Probably the only thing that can stop the Paisley side is themselves through some kind of unaccountable slump but such is the focus that emanates from Ross and permeates right through his team that that scenario is no less unforeseeable. “I know that at this stage of the season as we approach the final quarter it’s all about results for us,” reflected the happy Ross afterwards. “But I think our performance was good today as well, particularly in the first half.”
“There’s probably a carrot now that the players can see – that’s what they are working towards. It’s obviously good for us psychologically to have the points on the board and we don’t need to play catch up.”
Right from the off Ross’s men played with the sort of heady exhilaration and effortless flow that is the hallmark of a side that believes it is on the verge of something big. They were tearing at the Queens defence and within a couple of minutes Kyle Magennis had Alan Martin straining to palm away a net-bound drive. The breakthrough was only briefly on hold, however, as Liam Smith picked up the ball 30 yards out advanced a few steps and then sent a powerful shot into the roof of the net. A combination of some more alert goalkeeping by Martin and lack of clinical finishing meant that the narrow advantage remained until the half hour mark, when an undisguised handball by John Rankin gifted the Saints a penalty which Harry Davis calmly stuck away.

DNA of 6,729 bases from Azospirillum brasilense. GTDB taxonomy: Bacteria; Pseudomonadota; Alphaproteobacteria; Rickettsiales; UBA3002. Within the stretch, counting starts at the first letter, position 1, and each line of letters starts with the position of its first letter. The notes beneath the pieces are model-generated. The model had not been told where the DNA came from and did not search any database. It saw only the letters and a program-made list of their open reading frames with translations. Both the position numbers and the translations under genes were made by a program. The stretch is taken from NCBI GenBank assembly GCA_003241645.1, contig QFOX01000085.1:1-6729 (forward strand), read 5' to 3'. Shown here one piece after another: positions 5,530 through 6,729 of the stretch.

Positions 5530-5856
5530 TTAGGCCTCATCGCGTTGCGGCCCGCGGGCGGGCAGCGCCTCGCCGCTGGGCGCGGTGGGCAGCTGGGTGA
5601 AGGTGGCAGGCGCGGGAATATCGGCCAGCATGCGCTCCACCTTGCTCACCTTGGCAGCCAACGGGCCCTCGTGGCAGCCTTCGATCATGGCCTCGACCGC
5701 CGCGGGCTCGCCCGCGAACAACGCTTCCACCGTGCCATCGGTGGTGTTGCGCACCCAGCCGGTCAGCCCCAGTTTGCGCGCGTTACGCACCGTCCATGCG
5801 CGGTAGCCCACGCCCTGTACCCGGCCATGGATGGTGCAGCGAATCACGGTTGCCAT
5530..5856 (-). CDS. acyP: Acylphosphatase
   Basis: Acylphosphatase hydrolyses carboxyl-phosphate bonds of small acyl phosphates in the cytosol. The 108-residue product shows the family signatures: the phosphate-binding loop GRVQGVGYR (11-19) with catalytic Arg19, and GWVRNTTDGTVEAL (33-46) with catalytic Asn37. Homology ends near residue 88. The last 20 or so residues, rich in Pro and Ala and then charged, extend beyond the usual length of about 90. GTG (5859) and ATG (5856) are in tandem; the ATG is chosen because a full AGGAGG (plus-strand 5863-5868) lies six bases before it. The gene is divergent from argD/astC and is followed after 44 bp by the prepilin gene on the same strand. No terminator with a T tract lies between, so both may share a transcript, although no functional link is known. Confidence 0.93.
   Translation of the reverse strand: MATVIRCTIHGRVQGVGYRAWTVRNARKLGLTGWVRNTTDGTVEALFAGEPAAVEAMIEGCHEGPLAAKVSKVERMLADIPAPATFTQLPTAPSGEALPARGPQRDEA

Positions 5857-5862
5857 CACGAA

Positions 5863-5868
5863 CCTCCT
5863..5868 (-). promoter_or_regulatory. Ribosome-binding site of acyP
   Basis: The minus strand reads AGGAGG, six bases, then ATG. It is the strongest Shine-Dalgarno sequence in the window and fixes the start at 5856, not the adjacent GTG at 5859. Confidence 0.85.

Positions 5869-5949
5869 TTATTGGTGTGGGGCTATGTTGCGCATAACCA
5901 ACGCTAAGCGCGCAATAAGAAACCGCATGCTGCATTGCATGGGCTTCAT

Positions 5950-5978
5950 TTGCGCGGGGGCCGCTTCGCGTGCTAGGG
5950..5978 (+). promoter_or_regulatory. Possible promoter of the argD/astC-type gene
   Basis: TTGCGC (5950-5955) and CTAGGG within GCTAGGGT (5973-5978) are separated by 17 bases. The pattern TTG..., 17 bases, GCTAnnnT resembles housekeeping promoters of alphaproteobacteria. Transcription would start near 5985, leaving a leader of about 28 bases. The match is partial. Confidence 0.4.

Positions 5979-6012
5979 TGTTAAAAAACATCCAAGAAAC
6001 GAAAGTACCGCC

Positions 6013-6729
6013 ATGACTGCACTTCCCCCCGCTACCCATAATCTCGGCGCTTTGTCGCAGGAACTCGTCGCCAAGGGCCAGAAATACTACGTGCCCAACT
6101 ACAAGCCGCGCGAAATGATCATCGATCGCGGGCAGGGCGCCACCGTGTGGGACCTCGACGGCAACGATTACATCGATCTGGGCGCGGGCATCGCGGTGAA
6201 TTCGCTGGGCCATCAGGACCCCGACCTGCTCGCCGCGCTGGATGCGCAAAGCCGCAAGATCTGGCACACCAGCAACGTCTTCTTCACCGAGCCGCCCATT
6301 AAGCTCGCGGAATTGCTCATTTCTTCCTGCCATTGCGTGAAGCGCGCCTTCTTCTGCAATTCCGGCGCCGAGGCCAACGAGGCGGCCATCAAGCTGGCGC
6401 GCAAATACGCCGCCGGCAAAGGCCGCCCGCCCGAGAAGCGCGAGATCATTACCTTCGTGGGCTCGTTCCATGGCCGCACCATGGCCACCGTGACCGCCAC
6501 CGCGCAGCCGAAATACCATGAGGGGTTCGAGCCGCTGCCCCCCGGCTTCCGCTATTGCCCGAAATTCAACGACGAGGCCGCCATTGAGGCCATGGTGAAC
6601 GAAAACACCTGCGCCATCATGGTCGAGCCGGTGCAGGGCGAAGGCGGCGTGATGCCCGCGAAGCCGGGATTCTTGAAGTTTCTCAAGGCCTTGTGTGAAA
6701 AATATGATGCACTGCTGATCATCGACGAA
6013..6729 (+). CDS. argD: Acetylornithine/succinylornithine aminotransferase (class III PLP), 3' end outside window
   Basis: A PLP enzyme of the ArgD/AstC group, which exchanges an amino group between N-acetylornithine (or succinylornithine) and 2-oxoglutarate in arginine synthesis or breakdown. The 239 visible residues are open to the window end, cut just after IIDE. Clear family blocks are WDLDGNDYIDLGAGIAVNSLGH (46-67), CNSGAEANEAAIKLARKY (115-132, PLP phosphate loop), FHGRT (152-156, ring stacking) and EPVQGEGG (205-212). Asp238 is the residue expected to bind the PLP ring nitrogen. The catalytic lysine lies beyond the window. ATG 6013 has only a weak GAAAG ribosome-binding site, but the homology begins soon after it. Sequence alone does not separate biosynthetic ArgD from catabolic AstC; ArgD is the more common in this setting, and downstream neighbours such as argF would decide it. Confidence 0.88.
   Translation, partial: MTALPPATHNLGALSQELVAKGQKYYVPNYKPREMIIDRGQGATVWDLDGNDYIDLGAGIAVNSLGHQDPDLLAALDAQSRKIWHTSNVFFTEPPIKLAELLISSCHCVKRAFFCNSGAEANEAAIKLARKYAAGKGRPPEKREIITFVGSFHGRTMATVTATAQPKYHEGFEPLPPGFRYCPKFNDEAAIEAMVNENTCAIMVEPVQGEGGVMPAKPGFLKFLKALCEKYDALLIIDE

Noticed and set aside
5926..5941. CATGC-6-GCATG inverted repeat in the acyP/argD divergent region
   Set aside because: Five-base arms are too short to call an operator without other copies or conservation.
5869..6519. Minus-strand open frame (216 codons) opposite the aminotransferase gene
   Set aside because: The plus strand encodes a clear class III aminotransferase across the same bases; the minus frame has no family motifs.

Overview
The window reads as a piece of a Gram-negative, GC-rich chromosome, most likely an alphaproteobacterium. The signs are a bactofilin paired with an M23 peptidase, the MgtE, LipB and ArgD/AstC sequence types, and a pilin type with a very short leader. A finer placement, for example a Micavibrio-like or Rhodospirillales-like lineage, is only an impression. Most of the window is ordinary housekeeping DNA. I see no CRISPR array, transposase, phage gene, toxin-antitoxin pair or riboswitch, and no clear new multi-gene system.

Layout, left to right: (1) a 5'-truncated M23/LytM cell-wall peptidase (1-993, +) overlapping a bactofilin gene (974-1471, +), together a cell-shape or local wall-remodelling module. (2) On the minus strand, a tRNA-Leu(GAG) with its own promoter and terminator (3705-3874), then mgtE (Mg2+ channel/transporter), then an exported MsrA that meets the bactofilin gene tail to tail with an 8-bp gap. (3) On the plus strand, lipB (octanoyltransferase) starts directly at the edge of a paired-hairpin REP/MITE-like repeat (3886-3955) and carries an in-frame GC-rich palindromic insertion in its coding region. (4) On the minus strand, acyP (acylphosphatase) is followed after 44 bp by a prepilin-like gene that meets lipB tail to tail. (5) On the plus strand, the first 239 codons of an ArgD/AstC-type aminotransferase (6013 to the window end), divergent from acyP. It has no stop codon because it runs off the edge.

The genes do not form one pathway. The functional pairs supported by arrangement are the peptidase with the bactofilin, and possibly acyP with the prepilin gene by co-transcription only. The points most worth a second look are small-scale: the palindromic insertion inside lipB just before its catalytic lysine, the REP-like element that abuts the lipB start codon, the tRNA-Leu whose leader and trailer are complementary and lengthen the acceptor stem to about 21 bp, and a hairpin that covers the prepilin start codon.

When these two sides previously locked horns it unfolded into a thriller with Queens initially racing to a two-goal lead before the Paisley men spectacularly turned it around to take all three points. It never looked remotely likely that the tables would be turned here.
The second half was unfortunately a damp squib in terms of goalmouth action but it simply allowed Saints to demonstrate another dimension of their game – their ability to keep possession and impose control. A late spell of pressure from the visitors aside, which saw Craig Samson called into action to parry a Rankin shot, this was about as comfortable a 45 minutes that Ross’s men have enjoyed all season – and that gap at the top just keeps getting bigger.